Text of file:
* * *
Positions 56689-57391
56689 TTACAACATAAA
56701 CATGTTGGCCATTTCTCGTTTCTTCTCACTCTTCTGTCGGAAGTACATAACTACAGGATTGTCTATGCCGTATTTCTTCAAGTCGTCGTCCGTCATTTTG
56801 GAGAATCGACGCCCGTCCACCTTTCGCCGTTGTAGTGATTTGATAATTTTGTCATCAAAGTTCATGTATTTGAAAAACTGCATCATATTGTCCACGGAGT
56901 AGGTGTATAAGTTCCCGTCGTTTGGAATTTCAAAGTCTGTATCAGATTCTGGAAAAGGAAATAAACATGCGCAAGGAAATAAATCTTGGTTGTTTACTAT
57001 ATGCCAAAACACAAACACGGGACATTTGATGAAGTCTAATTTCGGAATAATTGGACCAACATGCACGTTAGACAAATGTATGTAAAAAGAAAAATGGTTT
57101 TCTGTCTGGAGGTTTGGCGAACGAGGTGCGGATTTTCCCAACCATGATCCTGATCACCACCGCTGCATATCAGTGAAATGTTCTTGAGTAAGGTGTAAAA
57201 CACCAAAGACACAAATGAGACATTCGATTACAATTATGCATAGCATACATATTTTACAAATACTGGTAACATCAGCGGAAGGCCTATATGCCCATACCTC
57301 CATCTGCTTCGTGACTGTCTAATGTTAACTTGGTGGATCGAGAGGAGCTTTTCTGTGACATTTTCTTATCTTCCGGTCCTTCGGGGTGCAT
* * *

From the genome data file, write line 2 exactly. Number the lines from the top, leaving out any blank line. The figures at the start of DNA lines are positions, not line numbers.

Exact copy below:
56689 TTACAACATAAA